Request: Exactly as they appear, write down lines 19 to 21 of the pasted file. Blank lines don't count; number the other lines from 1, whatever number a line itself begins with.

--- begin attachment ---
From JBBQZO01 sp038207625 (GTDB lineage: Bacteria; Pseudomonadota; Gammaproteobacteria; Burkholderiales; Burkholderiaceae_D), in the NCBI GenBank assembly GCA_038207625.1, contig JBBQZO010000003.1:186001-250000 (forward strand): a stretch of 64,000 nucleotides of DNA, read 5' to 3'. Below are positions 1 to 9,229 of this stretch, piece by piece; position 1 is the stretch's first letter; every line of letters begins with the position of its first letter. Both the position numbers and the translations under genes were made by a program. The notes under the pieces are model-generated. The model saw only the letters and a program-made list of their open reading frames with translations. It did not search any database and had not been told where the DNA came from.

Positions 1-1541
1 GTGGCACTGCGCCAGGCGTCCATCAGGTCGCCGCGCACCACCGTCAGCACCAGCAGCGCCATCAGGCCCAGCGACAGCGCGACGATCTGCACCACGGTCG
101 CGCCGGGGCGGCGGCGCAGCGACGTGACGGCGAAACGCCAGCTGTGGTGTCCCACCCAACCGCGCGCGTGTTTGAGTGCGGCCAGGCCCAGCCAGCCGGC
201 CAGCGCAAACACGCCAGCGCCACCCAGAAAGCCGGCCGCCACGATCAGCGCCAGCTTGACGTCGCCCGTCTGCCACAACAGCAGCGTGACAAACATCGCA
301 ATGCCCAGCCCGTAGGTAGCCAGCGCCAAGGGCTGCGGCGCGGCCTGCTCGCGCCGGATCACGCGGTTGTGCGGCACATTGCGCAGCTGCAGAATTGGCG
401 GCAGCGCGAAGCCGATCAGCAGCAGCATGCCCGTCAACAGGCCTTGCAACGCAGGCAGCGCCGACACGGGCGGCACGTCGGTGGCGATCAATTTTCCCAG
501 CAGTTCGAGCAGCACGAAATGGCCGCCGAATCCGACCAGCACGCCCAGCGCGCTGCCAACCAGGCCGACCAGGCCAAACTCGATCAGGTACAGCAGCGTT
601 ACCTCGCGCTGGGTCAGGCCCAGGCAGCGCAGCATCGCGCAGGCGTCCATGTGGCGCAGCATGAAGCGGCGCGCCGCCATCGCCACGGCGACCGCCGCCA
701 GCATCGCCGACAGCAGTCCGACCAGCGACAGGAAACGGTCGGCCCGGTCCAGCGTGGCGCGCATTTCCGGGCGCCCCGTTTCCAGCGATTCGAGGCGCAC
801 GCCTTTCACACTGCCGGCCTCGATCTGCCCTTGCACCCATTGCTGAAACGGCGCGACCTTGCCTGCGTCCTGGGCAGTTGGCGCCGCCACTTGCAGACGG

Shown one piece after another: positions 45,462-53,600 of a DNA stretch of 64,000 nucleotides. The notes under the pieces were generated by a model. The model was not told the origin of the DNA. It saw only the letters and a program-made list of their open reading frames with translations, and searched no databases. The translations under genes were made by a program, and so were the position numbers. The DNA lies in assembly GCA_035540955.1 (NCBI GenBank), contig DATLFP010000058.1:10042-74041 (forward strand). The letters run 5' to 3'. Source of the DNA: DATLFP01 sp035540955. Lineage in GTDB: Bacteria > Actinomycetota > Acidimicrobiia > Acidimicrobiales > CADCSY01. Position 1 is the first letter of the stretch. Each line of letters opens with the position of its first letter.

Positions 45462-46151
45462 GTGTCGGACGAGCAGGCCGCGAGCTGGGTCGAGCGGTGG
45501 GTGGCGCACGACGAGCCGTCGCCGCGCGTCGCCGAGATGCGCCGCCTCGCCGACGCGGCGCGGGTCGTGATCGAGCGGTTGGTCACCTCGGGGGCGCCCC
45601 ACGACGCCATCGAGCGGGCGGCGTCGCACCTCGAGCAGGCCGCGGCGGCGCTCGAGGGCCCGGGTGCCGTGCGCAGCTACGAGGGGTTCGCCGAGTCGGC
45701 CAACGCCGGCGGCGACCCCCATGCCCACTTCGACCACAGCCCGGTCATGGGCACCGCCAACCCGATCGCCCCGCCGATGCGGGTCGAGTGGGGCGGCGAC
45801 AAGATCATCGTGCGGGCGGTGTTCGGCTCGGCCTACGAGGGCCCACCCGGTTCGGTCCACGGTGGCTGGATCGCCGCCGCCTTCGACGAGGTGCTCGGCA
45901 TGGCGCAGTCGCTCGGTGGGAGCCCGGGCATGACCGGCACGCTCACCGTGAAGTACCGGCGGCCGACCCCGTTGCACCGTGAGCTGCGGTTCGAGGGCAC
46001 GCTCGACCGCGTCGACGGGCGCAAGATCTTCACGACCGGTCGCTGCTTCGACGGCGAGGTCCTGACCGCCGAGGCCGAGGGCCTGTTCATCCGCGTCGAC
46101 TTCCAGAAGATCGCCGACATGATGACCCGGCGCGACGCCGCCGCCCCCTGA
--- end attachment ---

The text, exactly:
45901 TGGCGCAGTCGCTCGGTGGGAGCCCGGGCATGACCGGCACGCTCACCGTGAAGTACCGGCGGCCGACCCCGTTGCACCGTGAGCTGCGGTTCGAGGGCAC
46001 GCTCGACCGCGTCGACGGGCGCAAGATCTTCACGACCGGTCGCTGCTTCGACGGCGAGGTCCTGACCGCCGAGGCCGAGGGCCTGTTCATCCGCGTCGAC
46101 TTCCAGAAGATCGCCGACATGATGACCCGGCGCGACGCCGCCGCCCCCTGA